This special interest group is where customer care professionals share tactics on how utilities are improving interactions with their customers. 


You need to be a member of Energy Central to access some features and content. Please or register to continue.


The State of the Media in 2021 – and What it Means to Your Utility

image credit: ID 10761624 © David Lawrence |

Other than maybe Zoom, Netflix and Clorox, few businesses are going to look back fondly on 2020.

And while restaurants, the airlines and leisure facilities, among others, were getting especially slammed by the pandemic, 2020 was terrible for an already reeling media.

The media’s been financially besieged for years and the pandemic hastened the demise of some outlets, ended print publication (retaining an online presence) for others and prompted staffing cuts at many of the rest.

At my own weekly paper, the number of reporters was trimmed from four to two. By year’s end, 10 people were putting together the paper. Twenty years earlier, there were 15 people in the news department alone.

Well, all of that is my problem, not yours, but your utility should know the media landscape has changed significantly and how to best work with it.

In some regards, a weaker media is beneficial to businesses. Inexperienced reporters don’t know the right questions to ask, are more willing to accept information at face value and, because they’re overworked, are less likely to vet facts.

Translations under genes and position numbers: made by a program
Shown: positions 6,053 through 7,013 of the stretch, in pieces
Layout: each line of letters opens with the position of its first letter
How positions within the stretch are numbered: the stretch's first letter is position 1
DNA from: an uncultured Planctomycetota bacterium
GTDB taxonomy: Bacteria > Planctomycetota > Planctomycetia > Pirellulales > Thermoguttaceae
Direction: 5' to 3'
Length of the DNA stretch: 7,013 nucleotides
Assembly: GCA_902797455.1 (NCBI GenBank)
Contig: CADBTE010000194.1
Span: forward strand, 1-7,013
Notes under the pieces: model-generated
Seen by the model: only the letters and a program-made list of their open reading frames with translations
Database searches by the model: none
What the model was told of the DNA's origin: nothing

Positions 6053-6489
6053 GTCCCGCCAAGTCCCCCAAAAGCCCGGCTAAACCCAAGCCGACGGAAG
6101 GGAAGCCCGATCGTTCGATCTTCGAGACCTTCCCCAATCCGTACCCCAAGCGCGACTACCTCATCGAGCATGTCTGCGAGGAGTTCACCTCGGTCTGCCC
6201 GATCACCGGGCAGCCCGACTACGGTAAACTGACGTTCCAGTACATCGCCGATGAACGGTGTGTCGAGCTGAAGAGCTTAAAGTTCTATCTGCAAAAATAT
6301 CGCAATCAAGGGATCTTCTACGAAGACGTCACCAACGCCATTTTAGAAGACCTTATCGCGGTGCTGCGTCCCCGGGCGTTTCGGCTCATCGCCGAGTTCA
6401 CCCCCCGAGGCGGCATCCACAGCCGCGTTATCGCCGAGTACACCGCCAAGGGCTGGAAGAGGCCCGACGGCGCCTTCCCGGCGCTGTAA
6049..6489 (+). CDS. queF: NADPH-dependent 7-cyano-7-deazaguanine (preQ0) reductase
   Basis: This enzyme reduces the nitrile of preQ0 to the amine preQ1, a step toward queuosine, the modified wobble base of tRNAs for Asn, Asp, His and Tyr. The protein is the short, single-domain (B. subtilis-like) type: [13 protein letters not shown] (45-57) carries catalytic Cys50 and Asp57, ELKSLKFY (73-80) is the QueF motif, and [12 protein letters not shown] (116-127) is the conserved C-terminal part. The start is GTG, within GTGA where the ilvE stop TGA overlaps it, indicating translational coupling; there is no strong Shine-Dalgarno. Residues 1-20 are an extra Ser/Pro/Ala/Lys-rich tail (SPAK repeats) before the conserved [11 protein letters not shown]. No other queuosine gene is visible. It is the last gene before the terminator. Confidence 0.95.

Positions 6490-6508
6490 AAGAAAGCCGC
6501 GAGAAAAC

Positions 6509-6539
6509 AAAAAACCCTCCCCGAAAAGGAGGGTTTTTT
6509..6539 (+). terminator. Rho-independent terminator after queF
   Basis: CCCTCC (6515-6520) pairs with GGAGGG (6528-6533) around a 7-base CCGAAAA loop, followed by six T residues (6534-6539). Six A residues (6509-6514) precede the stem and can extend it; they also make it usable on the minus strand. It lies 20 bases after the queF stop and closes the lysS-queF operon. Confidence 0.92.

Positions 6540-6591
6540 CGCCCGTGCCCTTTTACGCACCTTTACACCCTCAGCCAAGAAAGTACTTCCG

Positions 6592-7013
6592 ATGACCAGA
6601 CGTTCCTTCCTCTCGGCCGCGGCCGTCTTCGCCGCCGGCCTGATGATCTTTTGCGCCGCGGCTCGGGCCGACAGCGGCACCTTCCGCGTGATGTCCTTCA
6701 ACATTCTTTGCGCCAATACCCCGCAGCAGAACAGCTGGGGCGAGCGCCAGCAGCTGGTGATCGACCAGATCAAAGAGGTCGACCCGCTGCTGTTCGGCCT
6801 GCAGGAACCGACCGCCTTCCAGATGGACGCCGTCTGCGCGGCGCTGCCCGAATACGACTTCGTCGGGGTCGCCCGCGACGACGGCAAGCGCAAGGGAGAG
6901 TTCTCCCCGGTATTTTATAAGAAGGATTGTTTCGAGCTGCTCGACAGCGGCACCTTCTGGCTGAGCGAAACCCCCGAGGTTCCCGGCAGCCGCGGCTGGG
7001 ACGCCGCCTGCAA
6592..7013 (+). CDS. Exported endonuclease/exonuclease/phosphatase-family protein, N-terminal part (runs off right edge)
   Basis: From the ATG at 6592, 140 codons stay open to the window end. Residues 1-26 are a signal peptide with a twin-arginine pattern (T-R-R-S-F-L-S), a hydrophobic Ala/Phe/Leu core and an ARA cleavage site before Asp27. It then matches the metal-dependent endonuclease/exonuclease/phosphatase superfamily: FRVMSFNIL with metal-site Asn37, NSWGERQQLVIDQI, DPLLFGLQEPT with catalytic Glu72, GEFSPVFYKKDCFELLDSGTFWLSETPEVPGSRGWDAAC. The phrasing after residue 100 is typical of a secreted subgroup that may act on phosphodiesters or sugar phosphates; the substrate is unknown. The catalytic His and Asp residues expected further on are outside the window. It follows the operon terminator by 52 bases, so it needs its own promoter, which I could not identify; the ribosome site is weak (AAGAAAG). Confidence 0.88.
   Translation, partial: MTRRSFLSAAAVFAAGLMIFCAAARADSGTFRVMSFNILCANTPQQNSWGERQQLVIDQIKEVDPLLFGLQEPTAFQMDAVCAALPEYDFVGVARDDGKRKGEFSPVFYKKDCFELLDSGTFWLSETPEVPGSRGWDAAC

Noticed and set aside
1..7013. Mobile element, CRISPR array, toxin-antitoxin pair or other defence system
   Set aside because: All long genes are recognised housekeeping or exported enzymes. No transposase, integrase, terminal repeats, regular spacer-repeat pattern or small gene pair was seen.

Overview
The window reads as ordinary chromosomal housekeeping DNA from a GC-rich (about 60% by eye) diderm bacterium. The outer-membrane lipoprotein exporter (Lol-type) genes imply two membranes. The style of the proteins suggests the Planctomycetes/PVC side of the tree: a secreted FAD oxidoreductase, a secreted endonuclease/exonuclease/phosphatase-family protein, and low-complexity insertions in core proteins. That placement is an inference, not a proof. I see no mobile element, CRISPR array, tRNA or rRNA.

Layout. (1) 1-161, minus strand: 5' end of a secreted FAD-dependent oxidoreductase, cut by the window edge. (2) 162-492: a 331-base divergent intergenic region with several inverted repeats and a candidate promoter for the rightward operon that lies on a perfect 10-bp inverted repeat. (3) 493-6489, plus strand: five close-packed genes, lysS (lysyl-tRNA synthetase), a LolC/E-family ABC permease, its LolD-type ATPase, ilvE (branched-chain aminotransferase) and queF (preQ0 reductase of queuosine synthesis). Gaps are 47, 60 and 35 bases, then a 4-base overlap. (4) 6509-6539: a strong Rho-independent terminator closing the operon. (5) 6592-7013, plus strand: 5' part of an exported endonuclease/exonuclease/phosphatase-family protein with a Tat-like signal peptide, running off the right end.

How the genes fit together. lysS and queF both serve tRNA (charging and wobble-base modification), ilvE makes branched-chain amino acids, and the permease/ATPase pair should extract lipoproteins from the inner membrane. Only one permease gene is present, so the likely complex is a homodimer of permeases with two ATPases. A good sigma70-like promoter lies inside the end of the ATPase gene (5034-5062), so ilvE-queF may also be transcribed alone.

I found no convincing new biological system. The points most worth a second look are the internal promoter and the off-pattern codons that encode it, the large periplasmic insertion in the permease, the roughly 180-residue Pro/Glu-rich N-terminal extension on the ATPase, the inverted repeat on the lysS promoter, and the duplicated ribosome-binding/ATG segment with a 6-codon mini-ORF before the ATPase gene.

That doesn’t mean you should lie to the media, but it does mean you might have an easier time getting your message across unfiltered

Given the heavier workloads on reporters and editors, be sure to make things easy on them. Provide all the information they need, whether it’s a press release, photos, videos, statements, press kits and so on. When asked to provide other material or answer questions, don’t delay. If you snooze, you may well lose.

In addition, offer to provide ready-made copy – in essence, write the story yourself. Many outlets will still either refuse it (or write their own version), but it’s a good starting point. And more and more outlets will take it.

You’ll also have to more frequently update your media lists. If you’re sending press materials to people who no long work at an outlet or don’t cover you any more, that doesn’t help anyone.

Finally, remember that you have an ever-increasing ability to promote yourself, whether it’s through social media, your website, podcasts and whatever new crops up in the coming decade.


Spell checking: Press the CTRL or COMMAND key then click on the underlined misspelled word.

No discussions yet. Start a discussion below.

Andy Gotlieb's picture

Thank Andy for the Post!

Energy Central contributors share their experience and insights for the benefit of other Members (like you). Please show them your appreciation by leaving a comment, 'liking' this post, or following this Member.

Get Published - Build a Following

The Energy Central Power Industry Network is based on one core idea - power industry professionals helping each other and advancing the industry by sharing and learning from each other.

If you have an experience or insight to share or have learned something from a conference or seminar, your peers and colleagues on Energy Central want to hear about it. It's also easy to share a link to an article you've liked or an industry resource that you think would be helpful.

                 Learn more about posting on Energy Central »